“And why beholdest thou the mote that is in thy brother’s eye, but considerest not the beam that is in thine own eye? Or how canst thou say to thy brother, ‘Brother, let me cast out the mote that is in thine eye,’ when thou thyself beholdest not the beam that is in thine own eye? Thou hypocrite, cast out first the beam out of thine own eye, and then shalt thou see clearly to cast out the mote that is in thy brother’s eye” (Luke 6:41-42).

For those who do not think that Jesus has a sense of humor, we provide exhibit A: beams and motes, or, as in other versions, logs and specks. A man with a log/beam in his eye, trying to take a speck/mote out of the eye of his brother. That is a very funny picture indeed!

But why does Jesus present this image? It is not just to get a quick laugh– it is a very pointed example. We all can see how ridiculous it is for a man with a big stick of wood in his eye to try to take a small speck out of his brother’s eye– but are we willing to see how ridiculous we often look on the basis of the meaning of this picture?

The context is a guide to meaning. The declaration to “judge not” is made in Luke 6:37-38, and the image of the blind leading the blind and how they will fall into a pit follows (Luke 6:39). After the image, Jesus speaks of how trees are known for their fruit, the good and the bad, and how good people bring forth good and evil people bring forth evil (Luke 6:43-45).

Beams and motes, therefore, have to do with judgment and goodness or evil. We are all a lot better at discovering the sins and deficiencies of others than we are of our own. That does not mean that we do not have deficiencies– far from it (Romans 3:23, 1 John 1:8)! It is just a lot more difficult to come to grips with that uncomfortable truth. It is always easier to see ourselves as better than we really are– either by conveniently “forgetting” how they look, like the “natural man” of James 1:22-25, or focusing on their intentions and aspirations and not their actual conduct. That is why people walk around with beams in their eyes– and they are generally blissfully attempting to forget about it.

The mote in our brother’s eye represents his sin or deficiency in a given situation. There is a difficulty there– Jesus does not deny this. The mote needs to be removed (Galatians 6:1)!

This can be done in one of two ways. Most people keep the beam in their own eye and attempt to remove the mote in their brother’s eye. You can imagine how well that goes! The brother tends to be offended and the one with the beam does not understand why they are so unwilling to come to grips with their sin! The whole time the brother just sees the big old beam in the eye– the unrepentant hypocrisy– and they are easily turned off or turned away.

But Jesus intends for people to follow a different path. We all have those beams, and we all, when appropriate, need to help our brethren with their motes. But we need to first take the beam out of our own eye– recognize our deficiencies, prove our own work, remain humble servants of the Lord– and then we can look more carefully to help our brother with his difficulties. When he realizes that we do not feel that we are better than him, that we are fellow servants of God trying to obtain the Kingdom, and are willing to admit when we are wrong, our attempt to assist him will go much better.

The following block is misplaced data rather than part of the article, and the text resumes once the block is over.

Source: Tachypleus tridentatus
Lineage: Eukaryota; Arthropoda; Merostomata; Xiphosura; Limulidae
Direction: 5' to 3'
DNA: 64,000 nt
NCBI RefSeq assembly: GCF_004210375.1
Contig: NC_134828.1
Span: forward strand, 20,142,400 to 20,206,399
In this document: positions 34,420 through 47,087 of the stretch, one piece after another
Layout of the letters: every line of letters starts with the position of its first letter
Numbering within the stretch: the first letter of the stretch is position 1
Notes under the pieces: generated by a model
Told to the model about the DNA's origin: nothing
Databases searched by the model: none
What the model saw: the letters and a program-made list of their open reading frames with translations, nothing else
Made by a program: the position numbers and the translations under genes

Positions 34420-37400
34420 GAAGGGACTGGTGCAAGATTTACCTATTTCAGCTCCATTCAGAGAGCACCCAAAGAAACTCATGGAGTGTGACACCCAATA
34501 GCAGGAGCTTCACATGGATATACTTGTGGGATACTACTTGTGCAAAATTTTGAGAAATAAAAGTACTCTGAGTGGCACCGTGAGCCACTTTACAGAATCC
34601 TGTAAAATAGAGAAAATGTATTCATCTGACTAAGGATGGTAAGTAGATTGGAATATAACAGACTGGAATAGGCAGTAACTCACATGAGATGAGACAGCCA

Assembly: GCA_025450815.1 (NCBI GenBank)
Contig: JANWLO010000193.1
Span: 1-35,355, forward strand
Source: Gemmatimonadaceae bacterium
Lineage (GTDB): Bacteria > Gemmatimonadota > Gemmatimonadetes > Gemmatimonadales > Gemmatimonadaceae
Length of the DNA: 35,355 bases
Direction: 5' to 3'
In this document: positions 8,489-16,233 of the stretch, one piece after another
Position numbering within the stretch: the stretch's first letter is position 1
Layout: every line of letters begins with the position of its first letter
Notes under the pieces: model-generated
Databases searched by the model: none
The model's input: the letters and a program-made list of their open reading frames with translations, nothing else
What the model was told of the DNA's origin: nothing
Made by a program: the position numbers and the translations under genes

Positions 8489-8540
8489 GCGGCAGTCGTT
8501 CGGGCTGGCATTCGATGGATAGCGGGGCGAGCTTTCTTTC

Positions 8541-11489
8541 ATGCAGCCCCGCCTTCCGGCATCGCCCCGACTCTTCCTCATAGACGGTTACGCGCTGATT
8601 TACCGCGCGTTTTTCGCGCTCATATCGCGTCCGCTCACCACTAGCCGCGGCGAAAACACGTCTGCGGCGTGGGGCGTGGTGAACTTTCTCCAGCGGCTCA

The action itself– removing the mote– is not different. The difference is within us– we either are willing to recognize our failings or we are not. When we refuse to recognize our failures, we deceive ourselves, and it is easier for us to treat other people contemptuously. That is precisely why we must recognize our failures, even though it is very uncomfortable– it forces us into humility, perceiving that we are really no better than anyone else, and that will allow us to show compassion and mercy to others– which is exactly the point!

It is a silly picture– someone with a log in their eye trying to take the speck out of his brother’s eye. And yet how many of us try to do the same by pointing out the failures of others while attempting to cover up or hide our own? Let us not look foolish– instead, let us recognize our failings, maintain humility, and help others in love and with compassion– and show good fruit!

Ethan R. Longhenry

The Mustard Seed (1)

And he said, “How shall we liken the kingdom of God? Or in what parable shall we set it forth? It is like a grain of mustard seed, which, when it is sown upon the earth, though it be less than all the seeds that are upon the earth, yet when it is sown, groweth up, and becometh greater than all the herbs, and putteth out great branches; so that the birds of the heaven can lodge under the shadow thereof” (Mark 4:30-32).

Many of Jesus’ teachings regarding His Kingdom were set forth in parables. This is understandable, for it is difficult for humans to wrap their heads around the realities of a spiritual Kingdom while living on the earth. We understand things best when they are compared with things we know and understand.